By Natalie Lowe
The Hoffman Agency, Shanghai
Recently I was asked the following question on Twitter by @12mass:
While this topic is not new, I thought it would be beneficial to revisit some of the key tips to diffusing a crisis on social media:
1. Be sociable on social.
Even though the conversation is taking place in the virtual world, at the end of the day, there are people behind those tweets and posts you’re reading. So while it’s natural to be defensive about negative comments targeted at your brand – whether it be personal or on behalf of the company – it’s important that we remain friendly and professional at all times.
Tip: Refrain from (a) deleting the comment, (b) getting angry and responding in an abrasive manner or (c) just ignoring the comment. None of these will diffuse a crisis. If anything, they will have a negative impact on your brand.
2. Be responsive.
Social media is usually the first communications platform people go to when they want to spread the word. So upon learning of a crisis, reach out to your audience and inform them of the situation immediately. Don’t delay your initial communication.
Take for example Southwest flight 345 which disastrously landed nose first at LaGuardia Airport in 2013.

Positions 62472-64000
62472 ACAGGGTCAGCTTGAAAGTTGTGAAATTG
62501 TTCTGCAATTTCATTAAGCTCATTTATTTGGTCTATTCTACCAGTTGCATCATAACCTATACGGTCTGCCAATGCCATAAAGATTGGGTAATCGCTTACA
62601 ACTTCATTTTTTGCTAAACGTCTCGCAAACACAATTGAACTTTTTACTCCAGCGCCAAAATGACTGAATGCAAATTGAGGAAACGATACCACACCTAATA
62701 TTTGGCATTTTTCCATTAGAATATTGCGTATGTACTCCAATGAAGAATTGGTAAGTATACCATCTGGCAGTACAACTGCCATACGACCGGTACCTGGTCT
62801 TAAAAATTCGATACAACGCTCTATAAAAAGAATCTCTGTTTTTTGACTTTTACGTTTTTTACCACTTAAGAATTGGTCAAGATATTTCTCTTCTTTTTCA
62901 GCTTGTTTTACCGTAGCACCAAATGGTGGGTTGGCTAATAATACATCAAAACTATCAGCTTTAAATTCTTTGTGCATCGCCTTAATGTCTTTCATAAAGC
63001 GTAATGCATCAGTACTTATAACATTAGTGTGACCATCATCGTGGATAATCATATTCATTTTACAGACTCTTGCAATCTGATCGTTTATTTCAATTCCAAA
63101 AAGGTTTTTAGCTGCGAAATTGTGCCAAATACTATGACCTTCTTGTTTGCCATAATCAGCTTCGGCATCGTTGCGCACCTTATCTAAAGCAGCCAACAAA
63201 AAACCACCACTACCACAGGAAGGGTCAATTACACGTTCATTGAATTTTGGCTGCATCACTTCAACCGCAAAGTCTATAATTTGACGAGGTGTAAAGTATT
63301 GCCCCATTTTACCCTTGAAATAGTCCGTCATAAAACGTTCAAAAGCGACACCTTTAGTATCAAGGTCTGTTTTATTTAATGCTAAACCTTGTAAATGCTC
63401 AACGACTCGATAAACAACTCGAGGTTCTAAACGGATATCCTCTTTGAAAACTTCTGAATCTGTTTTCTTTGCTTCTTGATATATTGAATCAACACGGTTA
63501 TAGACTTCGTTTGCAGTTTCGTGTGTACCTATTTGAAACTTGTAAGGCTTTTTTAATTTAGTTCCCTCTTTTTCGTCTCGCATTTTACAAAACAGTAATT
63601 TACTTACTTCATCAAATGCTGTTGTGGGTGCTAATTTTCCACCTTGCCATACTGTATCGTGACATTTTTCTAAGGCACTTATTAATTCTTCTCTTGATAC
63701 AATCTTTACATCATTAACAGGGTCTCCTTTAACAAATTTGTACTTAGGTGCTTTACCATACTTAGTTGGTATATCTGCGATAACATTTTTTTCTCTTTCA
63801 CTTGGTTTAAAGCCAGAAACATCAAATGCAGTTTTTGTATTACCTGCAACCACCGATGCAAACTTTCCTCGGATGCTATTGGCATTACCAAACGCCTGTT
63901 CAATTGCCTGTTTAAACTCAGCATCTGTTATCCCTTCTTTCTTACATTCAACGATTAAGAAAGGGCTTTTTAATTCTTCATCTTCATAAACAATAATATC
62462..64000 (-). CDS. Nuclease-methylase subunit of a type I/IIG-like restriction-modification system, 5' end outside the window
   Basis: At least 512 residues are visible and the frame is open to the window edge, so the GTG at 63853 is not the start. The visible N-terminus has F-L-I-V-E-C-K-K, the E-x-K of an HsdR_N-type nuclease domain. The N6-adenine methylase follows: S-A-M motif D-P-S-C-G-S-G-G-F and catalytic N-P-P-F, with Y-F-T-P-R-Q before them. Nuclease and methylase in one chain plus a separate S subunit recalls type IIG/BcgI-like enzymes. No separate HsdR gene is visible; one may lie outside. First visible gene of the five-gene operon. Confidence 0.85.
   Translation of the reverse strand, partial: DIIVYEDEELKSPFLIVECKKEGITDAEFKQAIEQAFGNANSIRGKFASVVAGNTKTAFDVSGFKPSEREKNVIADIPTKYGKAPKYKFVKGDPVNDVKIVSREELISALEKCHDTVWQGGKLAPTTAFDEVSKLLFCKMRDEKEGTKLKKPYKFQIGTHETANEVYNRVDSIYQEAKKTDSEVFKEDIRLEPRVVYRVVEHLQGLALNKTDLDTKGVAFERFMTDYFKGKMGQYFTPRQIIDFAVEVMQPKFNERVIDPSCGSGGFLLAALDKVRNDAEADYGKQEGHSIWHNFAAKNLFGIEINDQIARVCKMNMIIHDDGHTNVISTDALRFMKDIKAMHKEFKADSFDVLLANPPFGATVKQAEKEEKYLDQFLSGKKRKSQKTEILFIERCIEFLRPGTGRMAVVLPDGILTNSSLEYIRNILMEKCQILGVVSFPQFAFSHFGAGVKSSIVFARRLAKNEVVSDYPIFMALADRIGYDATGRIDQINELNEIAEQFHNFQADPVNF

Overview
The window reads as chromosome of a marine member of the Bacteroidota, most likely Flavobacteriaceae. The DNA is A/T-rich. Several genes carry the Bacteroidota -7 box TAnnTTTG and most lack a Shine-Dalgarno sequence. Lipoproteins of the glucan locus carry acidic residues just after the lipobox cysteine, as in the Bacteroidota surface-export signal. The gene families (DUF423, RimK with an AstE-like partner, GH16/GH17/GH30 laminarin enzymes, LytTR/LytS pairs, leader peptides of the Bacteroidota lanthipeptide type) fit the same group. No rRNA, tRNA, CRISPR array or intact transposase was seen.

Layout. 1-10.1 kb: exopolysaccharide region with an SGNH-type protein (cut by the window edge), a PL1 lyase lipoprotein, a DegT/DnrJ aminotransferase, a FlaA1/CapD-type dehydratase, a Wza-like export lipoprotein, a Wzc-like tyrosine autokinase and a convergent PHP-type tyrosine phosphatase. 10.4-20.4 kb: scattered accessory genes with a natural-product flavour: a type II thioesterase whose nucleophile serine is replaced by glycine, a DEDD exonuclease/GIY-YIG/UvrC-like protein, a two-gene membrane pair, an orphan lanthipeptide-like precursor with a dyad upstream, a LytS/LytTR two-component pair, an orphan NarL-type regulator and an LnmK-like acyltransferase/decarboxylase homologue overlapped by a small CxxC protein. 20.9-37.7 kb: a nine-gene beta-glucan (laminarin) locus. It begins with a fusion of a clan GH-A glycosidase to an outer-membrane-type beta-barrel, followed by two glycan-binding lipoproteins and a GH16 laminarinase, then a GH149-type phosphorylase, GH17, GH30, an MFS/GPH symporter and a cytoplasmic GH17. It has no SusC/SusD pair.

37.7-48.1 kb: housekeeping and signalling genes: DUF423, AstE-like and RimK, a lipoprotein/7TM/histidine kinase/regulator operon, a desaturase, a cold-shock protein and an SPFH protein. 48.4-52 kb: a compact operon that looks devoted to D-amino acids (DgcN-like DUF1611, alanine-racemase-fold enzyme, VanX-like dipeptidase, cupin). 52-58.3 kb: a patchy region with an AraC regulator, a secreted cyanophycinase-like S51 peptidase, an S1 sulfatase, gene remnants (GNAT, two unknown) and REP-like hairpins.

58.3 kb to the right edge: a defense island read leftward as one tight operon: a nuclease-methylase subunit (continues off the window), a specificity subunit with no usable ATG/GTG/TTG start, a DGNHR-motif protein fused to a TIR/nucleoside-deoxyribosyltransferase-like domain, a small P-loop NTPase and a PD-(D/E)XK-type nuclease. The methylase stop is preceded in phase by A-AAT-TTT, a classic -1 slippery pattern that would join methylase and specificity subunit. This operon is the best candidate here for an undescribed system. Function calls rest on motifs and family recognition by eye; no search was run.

More than 40 tweets were posted online with pictures from the scene within minutes of the accident. Fortunately, Southwest was already communicating with the public using an official hashtag and reassuring stakeholders. Thirty minutes after the accident occurred, they released a statement acknowledging the incident and promising to investigate the matter further.
Compare this to the recent MH370 incident, and how Malaysia Airlines has been under fire for its poor handling of the situation, both offline and online.
Despite losing all communications with the airplane at 2:40 a.m., Malaysia Airlines did not issue its first statement until roughly five hours later.
Tip: Keep your audience on your side by keeping them informed. By being nimble in your social media activity – and responding quickly in a crisis – your fans will feel more confident in your ability to handle difficult situations.
And lastly …
3. Be sincere, authentic and empathetic.
When you have angry or distrusting customers or business partners, it’s important to acknowledge their frustrations and put yourself in their shoes. Try to identify the root cause of their concerns, and work with them to find a solution.
If it’s the brand’s fault, and an apology is warranted, you’ll need to handle it with care.
There’s no better example of an insincere apology than the BP Oil Spill in 2010. After apologizing to the public as a result of the damage BP had caused, Tony Hayward said, “No one wants this to be over more than I do. I want my life back.”
Tip: Apologize with conviction. Just like your mother, your audience can tell when you don’t mean “I’m sorry.”
Do you have any other tips when it comes to engaging with an online audience during a crisis? If so, share them in the comments below.